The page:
- I start by posing the problem on the whiteboard (the problem is on Slide 2 of the PowerPoint). The students divide up into groups to brainstorm about how to solve it. After about 10 minutes, we (the class) inventory the various thoughts that have been bandied about at the tables. I remind them of Polya and his "How to Solve It", which I have introduced the previous week in the in-class session accompanying How Large is a Ton of Rocks? The students then brainstorm some more in their groups.
- Some students have no difficulty with the problem. Many others, however, come to realize that they cannot access their trig, and a few doubt that they ever had any. A few charge forth with the Law of Sines, which is not what I had in mind for this problem. For the benefit of the students who are struggling or are not sure, we go over the fundamentals of triangles including the trigonometric ratios (sine, cosine, and tangent). I mention specifically that I do not want this problem to be solved with the Law of Sines, although it is certainly a good way to solve the problem; we will be doing the Law of Sines later, in a different context. So the students return to brainstorming in their groups.
- When I notice that one or more groups are combining the equations involving the two tangents, and actually doing algebraic manipulations, I ask for progress report-outs so the idea is disseminated. With a little more work, the groups are all getting somewhere. The Law of Sines enthusiasts are checking the answers against what they got with the Law of Sines.
- About 10 minutes before the end of the 1-1/2 hour class time, I show the class the first spreadsheet on the module (Slide 7) and introduce them to the module's second way of solving the problem. This second method is new to everyone in the class. The idea of guessing distance until you guess right (i.e., until the distance produces the tangent of one of the known angles) comes as a complete suprise. The reaction of some of the students is as if I had just shown them how to cheat.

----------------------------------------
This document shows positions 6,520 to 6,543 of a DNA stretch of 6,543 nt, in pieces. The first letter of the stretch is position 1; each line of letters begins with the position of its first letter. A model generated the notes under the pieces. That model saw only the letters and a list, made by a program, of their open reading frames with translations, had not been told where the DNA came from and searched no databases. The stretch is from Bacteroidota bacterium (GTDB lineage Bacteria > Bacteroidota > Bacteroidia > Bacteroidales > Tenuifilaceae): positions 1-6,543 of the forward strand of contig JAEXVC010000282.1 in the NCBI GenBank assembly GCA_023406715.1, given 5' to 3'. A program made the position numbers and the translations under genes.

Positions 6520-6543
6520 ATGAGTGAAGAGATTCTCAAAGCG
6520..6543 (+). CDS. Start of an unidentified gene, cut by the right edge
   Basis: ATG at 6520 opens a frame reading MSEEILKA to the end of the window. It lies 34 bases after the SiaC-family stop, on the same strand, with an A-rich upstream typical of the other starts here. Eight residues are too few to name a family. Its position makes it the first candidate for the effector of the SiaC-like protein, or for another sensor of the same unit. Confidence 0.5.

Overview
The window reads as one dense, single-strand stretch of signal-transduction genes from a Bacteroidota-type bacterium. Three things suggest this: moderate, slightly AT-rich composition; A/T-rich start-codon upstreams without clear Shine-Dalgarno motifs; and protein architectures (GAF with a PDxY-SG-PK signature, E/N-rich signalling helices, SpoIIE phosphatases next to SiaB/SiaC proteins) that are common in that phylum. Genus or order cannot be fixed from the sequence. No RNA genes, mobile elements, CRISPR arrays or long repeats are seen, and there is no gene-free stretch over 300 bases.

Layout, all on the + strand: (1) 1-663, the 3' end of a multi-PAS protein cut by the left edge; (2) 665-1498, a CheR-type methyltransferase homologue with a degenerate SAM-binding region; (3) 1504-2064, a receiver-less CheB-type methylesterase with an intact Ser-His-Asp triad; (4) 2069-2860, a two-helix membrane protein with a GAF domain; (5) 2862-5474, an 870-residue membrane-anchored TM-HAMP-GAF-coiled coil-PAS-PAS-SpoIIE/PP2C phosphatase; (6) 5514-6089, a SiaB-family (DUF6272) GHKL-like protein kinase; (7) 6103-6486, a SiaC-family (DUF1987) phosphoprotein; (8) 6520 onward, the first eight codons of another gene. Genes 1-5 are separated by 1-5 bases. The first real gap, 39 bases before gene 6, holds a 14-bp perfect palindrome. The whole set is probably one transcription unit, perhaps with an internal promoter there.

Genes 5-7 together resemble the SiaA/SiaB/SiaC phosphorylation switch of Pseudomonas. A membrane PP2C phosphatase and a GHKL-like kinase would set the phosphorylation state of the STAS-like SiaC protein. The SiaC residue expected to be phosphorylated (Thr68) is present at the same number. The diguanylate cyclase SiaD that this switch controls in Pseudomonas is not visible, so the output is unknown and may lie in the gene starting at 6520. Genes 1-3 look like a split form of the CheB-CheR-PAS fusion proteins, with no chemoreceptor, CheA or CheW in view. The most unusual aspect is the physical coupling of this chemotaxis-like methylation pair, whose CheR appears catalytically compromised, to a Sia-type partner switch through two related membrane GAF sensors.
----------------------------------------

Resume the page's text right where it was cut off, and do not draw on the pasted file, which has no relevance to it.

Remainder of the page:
After class, the students work through the entire module, which has "gone live" on Blackboard during the class session. Each student emails the completed end-of-module assignment to the TA within a week of the class session.
Description and Teaching Materials
PowerPoint SSAC2006.QA531.LV1.2-student version (PowerPoint 278kB Feb15 07)
The module is a PowerPoint presentation with embedded spreadsheets. If the embedded spreadsheets are not visible, save the PowerPoint file to disk and open it from there.
This PowerPoint file is the student version of the module. An instructor version is available by request. The instructor version includes the completed spreadsheet. Send your request to Len Vacher (email@example.com) by filling out and submitting the Instructor Module Request Form.
Teaching Notes and Tips
The module's second way of finding the distance is by trial and error. Excel has a solver that accomplishes the same thing. I prefer that the students experience using Excel to find an answer by trial and error many times before I tell them about "Solver" near the end of the semester.
The end-of-module questions can be used for assessment.
The instructor version contains a pre-test